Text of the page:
Vietnam veteran and peace activist Paul Appell spoke with a clear message at The Center last Friday: the United States of America is being threatened, and its biggest enemies are domestic.
“I never thought in my lifetime I’d be labeled an anarchist just because I defended the constitution,” said Appell, telling a group of approximately 25 Knox students and Galesburg residents about his experience protesting at the Republican National Convention in St. Paul, Minn. last month.
Appell participated in three marches during the convention with Veterans for Peace [VFP] and Iraq Veterans Against the War [IVAW]. Both groups are dedicated to nonviolent protest.
Government action began even before the convention. Appell said the FBI infiltrated protest groups like the RNC Welcoming Committee, whose members are currently in jail facing terrorism charges.
“With infiltrators, it’s not just that they find out what’s going on. Usually, they also provoke. You can pretty much spot them because they’re the ones telling people to be violent,” Appell said: the agents wanted to spur the activists to break the law so they could arrest them and have them out of the way before the convention began.
Appell told stories about the “police state” imposed on St. Paul by the presence of the FBI, SWAT teams, military helicopters, unidentifiable armed figures Appell thought might have been CIA or Blackwater, and the St. Paul police, who took out an insurance policy prior to the convention to protect them from lawsuits.
He saw many protesters and journalists arrested, including a producer from Democracy Now who was made to sit on a lawn with her face to the grass while the next-door neighbor invited the media into her yard to watch. A SWAT team showed up at the hotel where Appell and other protesters were staying, but the hotel staff refused to let them conduct a search because they had no warrant. Appell likened preemptive raids to preemptive wars, quoting Eisenhower calling preemptive war “an invention of Hitler.”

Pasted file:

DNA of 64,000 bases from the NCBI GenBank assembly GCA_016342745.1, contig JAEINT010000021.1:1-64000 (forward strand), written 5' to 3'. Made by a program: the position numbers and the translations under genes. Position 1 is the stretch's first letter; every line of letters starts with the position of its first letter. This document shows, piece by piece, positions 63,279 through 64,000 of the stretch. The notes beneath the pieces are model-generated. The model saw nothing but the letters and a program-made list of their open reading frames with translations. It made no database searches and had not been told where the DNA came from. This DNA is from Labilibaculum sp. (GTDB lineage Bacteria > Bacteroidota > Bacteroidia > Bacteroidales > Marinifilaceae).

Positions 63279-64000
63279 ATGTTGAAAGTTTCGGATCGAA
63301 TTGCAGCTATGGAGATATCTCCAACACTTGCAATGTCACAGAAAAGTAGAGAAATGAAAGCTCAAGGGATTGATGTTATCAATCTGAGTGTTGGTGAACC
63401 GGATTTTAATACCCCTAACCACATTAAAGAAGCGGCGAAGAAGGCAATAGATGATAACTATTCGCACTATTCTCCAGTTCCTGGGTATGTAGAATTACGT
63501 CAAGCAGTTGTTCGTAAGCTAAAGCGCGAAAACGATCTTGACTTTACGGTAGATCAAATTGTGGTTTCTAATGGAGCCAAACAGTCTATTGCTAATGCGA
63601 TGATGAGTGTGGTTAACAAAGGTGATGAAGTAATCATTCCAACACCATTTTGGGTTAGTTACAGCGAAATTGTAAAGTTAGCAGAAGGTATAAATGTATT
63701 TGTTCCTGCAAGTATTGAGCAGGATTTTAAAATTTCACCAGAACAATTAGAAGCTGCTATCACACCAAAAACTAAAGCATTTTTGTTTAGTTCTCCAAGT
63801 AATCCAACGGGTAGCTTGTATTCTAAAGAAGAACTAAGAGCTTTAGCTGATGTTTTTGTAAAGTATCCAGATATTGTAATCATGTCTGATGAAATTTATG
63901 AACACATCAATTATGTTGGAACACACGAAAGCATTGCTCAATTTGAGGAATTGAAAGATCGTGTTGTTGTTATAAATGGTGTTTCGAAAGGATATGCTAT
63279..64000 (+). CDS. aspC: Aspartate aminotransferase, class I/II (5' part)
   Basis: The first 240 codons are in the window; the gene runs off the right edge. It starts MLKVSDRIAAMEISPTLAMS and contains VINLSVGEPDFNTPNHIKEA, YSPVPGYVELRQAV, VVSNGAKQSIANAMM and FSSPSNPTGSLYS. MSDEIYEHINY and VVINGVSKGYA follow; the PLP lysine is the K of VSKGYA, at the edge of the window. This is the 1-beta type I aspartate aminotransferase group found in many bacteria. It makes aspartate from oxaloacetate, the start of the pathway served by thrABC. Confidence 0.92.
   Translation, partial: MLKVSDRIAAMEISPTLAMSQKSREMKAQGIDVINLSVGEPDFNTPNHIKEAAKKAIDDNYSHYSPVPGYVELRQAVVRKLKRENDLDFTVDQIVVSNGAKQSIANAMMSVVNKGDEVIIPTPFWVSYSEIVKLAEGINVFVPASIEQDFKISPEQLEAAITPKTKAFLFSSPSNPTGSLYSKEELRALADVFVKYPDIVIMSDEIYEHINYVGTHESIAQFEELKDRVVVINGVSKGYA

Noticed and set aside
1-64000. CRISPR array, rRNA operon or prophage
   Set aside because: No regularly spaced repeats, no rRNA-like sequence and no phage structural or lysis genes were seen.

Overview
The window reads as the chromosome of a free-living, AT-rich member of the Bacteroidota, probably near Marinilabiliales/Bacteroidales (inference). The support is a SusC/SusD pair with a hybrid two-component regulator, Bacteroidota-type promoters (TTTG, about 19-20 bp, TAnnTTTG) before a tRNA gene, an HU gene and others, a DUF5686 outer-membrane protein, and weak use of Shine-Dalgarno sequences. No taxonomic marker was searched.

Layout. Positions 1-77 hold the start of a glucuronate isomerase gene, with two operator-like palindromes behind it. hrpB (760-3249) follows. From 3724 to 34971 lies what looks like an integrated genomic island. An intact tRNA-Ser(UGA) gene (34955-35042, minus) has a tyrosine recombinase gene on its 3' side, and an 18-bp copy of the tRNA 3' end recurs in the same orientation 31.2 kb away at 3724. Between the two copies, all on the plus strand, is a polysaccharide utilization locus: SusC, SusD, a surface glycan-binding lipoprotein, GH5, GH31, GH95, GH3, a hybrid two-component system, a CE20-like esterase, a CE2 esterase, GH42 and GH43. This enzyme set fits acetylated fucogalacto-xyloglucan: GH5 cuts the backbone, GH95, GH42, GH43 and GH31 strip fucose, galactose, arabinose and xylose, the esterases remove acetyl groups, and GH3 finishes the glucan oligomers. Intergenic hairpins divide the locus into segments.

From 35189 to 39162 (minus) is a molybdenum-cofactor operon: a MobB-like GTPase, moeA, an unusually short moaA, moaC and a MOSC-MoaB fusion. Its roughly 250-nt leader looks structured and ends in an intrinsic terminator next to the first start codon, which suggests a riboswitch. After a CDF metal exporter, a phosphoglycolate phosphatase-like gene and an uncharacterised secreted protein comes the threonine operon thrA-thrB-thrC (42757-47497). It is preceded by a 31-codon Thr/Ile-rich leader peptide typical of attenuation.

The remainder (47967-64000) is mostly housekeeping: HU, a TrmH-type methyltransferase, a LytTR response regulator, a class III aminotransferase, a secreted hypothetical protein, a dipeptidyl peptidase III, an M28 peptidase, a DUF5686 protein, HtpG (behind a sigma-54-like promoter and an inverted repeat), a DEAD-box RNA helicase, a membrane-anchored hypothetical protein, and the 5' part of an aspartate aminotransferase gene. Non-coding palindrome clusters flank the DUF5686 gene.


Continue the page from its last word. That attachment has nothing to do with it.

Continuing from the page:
“I’m sure our founding fathers would be rolling in their graves if they knew this had happened,” he said.
But the blame for the situation in St. Paul did not lie only with the federal government and the police. Being a former member of the military, Appell said he felt “some empathy” with the police and believed many of them were just out to do their jobs. A pro-war group co-founded by John McCain called Veterans for Freedom [VFF] contributed to the conflicts at the RNC, as they tried to provoke Appell’s group to violence with members of the police standing nearby. A protester with Veterans for Peace marched with an empty casket containing the uniform of his son, who was killed in combat in 2003, with a picture of him on the outside; a VFF member tore the picture from the casket and ran off with it. When the father went after him, the VFF member beat him.
Appell’s talk left people shocked and speechless, making the discussion afterward slow to start. He apologized to the younger members of the audience, saying his generation had learned nothing from Vietnam, and passed out citizen’s arrest warrants “just in case” anyone in the audience happened to run into George W. Bush or Dick Cheney in the near future. Center founder and Associate Professor of Environmental Studies Peter Schwartzman said he felt “invisible” as someone who does not support the current American regime, and wondered, for the sake of provocation, whether nonviolent protest would ever get the same amount of attention as violent protest does.
Senior Samir Bakhshi, like Appell, still believes in the power of civil resistance. He brought up a protest of the World Bank and International Monetary Fund several Knox students attended last year. When the military police showed up to stop the protesters from blocking the delegates’ path into the building, he said it “scared the shit out of me,” but he still cannot wait for the chance to do it again.
“Everyone that goes has their own ideas, but we’re all American citizens doing this together,” said Bakhshi.
“This is the state of our country now. You don’t have to do anything wrong,” said Appell. “We can’t be like the good Germans were with Hitler.”